Tehran: Iran warned on Tuesday of possible “disintegration or civil war” in Yemen, criticising President Abd Rabbo Mansour Hadi for leaving the capital Sana’a and basing himself in the southern city of Aden.
The comments, by deputy foreign minister Hussain Amir Abdollahian, came after the Gulf nations agreed to Hadi’s request to host talks in Riyadh aimed at pulling Yemen out of political crisis.
Abdollahian told the ISNA news agency: “Sana’a is the official and historical capital of Yemen and those in Aden who back disintegration or civil war are responsible for the consequences.
“Yemen’s outgoing president would have done better to stay in Sana’a and keep to his resignation letter and not lead the country into crisis.”
Iran is accused of having contributed to the seizure of power in Sana’a by Al Houthi militia, but Tehran has rejected accusations of interference.
Tehran “supports the unity, independence and a wide national dialogue in Yemen,” Abdollahian said.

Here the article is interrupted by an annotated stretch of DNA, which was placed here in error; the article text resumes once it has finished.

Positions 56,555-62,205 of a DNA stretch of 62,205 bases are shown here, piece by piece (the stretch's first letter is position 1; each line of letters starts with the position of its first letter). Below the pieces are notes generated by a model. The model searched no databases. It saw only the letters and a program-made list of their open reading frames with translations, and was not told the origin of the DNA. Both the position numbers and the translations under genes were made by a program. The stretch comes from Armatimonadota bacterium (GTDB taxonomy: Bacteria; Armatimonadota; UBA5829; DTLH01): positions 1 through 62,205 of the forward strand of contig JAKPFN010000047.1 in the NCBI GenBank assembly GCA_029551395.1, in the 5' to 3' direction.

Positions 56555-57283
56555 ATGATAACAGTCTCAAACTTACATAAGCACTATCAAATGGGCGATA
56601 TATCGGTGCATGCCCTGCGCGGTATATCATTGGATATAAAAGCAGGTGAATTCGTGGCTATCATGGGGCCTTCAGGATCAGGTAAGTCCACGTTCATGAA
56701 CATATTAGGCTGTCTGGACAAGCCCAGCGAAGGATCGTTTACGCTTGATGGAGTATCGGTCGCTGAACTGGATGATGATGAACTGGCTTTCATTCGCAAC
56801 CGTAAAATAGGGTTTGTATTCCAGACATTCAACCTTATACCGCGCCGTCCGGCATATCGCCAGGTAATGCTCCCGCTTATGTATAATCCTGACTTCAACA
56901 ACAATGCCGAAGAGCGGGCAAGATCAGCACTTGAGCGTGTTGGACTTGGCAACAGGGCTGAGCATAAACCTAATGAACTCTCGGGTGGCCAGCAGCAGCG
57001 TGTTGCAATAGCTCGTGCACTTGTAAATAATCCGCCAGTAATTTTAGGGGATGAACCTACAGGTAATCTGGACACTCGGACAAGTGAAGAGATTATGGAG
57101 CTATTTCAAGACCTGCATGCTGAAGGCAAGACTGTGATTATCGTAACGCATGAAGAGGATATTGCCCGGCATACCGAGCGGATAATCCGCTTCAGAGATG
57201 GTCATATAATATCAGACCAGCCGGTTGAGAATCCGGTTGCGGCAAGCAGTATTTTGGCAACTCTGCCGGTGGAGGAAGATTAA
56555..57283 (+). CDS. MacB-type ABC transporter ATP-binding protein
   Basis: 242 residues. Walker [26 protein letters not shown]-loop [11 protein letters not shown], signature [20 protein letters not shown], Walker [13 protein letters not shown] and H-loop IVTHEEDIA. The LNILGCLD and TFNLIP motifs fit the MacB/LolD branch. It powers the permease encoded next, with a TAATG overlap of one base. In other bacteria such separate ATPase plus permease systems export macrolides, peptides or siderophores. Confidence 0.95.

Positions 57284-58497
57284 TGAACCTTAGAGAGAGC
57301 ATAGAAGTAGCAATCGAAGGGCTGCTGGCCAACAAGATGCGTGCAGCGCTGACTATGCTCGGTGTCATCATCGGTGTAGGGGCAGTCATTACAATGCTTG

Hadi tendered his resignation to parliament in January but parliament never convened and he withdrew it after escaping to Aden last month, saying he quit under duress from Al Houthis.
Zaydi Muslims, the group Al Houthis belong to, represent about a third of the Yemeni population.
Hadi asked the Gulf countries to host talks after failing to reach agreement with the militia and their backers on a venue inside Yemen.
The six Gulf states are deeply suspicious of the Al Houthis, fearing they will take Yemen into Iran’s orbit.
UN-brokered reconciliation talks, which had been taking place in Sana’a, broke down after Hadi’s flight to Aden.
Yemen, on the frontline in the US war against Al Qaida, has been gripped by unrest since longtime president Ali Abdullah Saleh stepped down in early 2012 after a bloody year-long uprising.
Several Gulf states, led by Saudi Arabia, have moved their embassies to Aden after an exodus of foreign diplomats from Sana’a in February over security concerns.